Kanazawa is the Japanese city you’ve never heard of. Nestled alongside the Sea of Japan, Kanazawa boasts one of the country’s best modern art museums, a vibrant geisha district, and fresh, delicious seafood. Less popular with tourists than Kyoto or Tokyo, it’s most definitely a destination to watch. Here are the top things to eat, drink, see, and explore there.
Stroll Through Kenrokuen Garden
Considered one of the Three Great Gardens of Japan, Kenrokuen is at the center of Kanazawa sightseeing. Many gardens in Japan demand that you view the landscape from a certain spot — but not this one. Kenrokuen is a “strolling garden,” meaning that you’re meant to enjoy the grounds as you leisurely walk through small thickets of trees, over streams, and around picturesquare man-made hills. The garden is gorgeous at any season, but it’s especially worth a visit in the fall or spring.
Submerge Yourself in Modern Art
The 21st Century Museum of Contemporary Art is an absolute must-see. It’s perhaps most famous for one particular work in its permanent collection — Leandro Erlich’s “The Swimming Pool.” When first viewed from above, it looks like any other chlorine pool. But appearances deceive: this pool is not filled with water at all. Visitors can enter the concrete chamber and look up at the shimmering expanse above, or gaze down into the “waters” at their bewildered counterparts.
Sip Tea in a House of Geisha
For now, forget Kyoto’s Gion — Kanazawa’s Higashi Chaya-gai district, while less impressive in color and size than that of the old capital city, is one of the last vibrant preserved districts in Japan. Chaya means teahouses, places where customers are entertained with traditional song and dance by real geisha. Kaikaro is one old teahouse that is still in operation today. Marvel at the golden floors, and enjoy a hot cup of matcha and alongside a traditional Japanese sweet.
Enjoy Sashimi & Sake at Omoicho Market
Kaiseidon is a heaping portion of raw fish over a hot bowl of rice. It’s a delicious Kanazawa speciality, and the best place to eat it is at Omoicho Market. It’s best to get here early to avoid the long lines that start to form before some shops even open their doors. Rest assured, it’s totally fine to have sashimi for breakfast here! Also make sure to sample some jizake, or local sake. Kanazawa’s access to exceptionally clean water (gathered from the melted snow of the nearby mountains, and consistent rainfall) makes for some of Japan’s finest rice, from which high quality sake is made.
Tour the Ninja Temple
Myoryuji temple was founded as a Buddhist temple in 1643, but the religious site also had a covert function as a secret gathering spot for then-rulers the Maeda lords. There’s no connection to real Japanese ninjas, but upon visiting you’ll understand why Myoryuji has earned the moniker of “ninja temple” — there are hidden stairways and corridors, and whole secret chambers. It’s a good idea to book a tour in advance.
Visit Kanazawa Castle
Adjacent to Kenrokuen Garden, Kanazawa Castle is probably the city’s most important site. Although it's currently undergoing some construction, there’s a lot to see here. As you walk through the gates and cross moats, you’ll learn not only about the history of castle-building but also about Japan’s many rival clans, who continually battled for power over hundreds of years. If you find yourself battling hunger pangs, try some hearty Japanese-style curry at nearby Nanohoshi.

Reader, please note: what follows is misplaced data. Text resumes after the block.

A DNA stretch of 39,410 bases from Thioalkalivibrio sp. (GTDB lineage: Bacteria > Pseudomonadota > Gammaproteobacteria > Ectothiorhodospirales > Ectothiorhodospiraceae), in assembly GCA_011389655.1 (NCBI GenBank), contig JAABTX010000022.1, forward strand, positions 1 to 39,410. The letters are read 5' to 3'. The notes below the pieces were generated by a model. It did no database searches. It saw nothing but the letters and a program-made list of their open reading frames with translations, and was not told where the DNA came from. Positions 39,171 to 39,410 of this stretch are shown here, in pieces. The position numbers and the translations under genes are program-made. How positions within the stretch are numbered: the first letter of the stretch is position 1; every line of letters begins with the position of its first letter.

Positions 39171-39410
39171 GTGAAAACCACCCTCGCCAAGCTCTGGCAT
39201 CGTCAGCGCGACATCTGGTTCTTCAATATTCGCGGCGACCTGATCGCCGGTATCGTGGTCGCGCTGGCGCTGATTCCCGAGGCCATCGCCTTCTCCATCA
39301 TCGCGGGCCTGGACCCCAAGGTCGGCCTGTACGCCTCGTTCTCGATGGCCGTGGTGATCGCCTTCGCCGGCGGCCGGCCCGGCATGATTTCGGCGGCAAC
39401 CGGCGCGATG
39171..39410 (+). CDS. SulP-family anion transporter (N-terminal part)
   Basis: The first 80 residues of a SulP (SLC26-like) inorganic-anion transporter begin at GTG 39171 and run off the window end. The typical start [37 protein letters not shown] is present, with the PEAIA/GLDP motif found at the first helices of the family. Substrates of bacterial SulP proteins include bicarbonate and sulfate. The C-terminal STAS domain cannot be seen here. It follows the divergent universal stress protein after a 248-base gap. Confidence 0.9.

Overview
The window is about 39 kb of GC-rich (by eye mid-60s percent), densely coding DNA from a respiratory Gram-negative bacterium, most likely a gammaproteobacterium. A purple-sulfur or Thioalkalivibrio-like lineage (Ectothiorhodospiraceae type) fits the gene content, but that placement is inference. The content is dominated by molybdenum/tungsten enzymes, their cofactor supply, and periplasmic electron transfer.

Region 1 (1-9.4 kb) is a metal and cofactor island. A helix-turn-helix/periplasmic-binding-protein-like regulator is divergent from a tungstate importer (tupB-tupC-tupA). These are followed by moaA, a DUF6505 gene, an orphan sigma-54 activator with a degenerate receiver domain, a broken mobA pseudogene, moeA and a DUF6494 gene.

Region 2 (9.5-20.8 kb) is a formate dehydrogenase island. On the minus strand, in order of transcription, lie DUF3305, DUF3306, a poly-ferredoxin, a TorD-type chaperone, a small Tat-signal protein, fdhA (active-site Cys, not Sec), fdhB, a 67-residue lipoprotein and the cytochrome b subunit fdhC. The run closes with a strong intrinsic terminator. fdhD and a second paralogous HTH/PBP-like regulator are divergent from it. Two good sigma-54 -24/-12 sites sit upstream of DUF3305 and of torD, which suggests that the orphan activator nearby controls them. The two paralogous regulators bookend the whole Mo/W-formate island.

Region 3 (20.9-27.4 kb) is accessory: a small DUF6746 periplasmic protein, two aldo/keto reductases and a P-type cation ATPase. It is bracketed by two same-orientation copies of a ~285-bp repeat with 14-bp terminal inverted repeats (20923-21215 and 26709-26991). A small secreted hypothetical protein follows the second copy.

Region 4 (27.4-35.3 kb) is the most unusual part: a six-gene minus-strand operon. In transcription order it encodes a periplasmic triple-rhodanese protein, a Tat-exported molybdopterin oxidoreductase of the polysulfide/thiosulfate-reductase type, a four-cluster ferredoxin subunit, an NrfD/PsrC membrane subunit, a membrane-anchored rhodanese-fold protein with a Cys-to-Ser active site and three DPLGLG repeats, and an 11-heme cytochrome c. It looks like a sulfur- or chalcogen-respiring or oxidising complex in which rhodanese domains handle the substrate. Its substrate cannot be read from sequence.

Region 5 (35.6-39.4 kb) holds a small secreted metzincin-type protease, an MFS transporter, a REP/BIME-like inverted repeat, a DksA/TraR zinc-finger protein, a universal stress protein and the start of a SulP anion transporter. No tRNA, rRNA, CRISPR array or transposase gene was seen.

Discover the Meaning of Zen
D.T. Suzuki is the Japanese philosopher who brought Zen Buddhism to the West. In Kanazawa there’s an entire museum dedicated to his life, which is a delight for people who want to learn more about the enigmatic concept that is Zen. The architecture here, by Taniguchi Yoshio (the same person who redesigned the MoMA), most certainly induces a serene mind-state. There’s also a “contemplative space” where you can meditate while overlooking a minimalist garden.
Explore the Nomura Samurai House
Not far from Kanazawa Castle is the Nomura Samurai House, located in the historic Nagamachi district of the city. This neighborhood was once populated by samurai families, and luckily many of the buildings and cobblestone streets have been preserved by the city. The Nomura House was at one time owned by a wealthy clan, and today you can view many old artifacts on display, including a full set of samurai armor.
Shop for Souvenirs
The shopping streets of the Kakinokibatake and Musashigatsuji areas are definitely worth a stroll, especially if you’re hankering for some interesting treats and trinkets to bring home to your friends and family. There are also some veritable vintage shops in Kakinokibatake. In the Musashigatsuji area is the above mentioned Omoicho market, and the spectacular Meitetsu M'za department store, which sells both standard retail and traditional goods.
Marvel at the Sacred Gate
Kanazawa station is defined by the presence of the Tsuzumi-mon Gate, which has become a symbol of the city itself. The tsuzumi-mon resembles a massive torii gate, the sacred demarcations that designate Shinto shrines in Japan. Before you leave for the next leg of your journey, stop by the restaurant Kuroyuri for some soul-warming oden.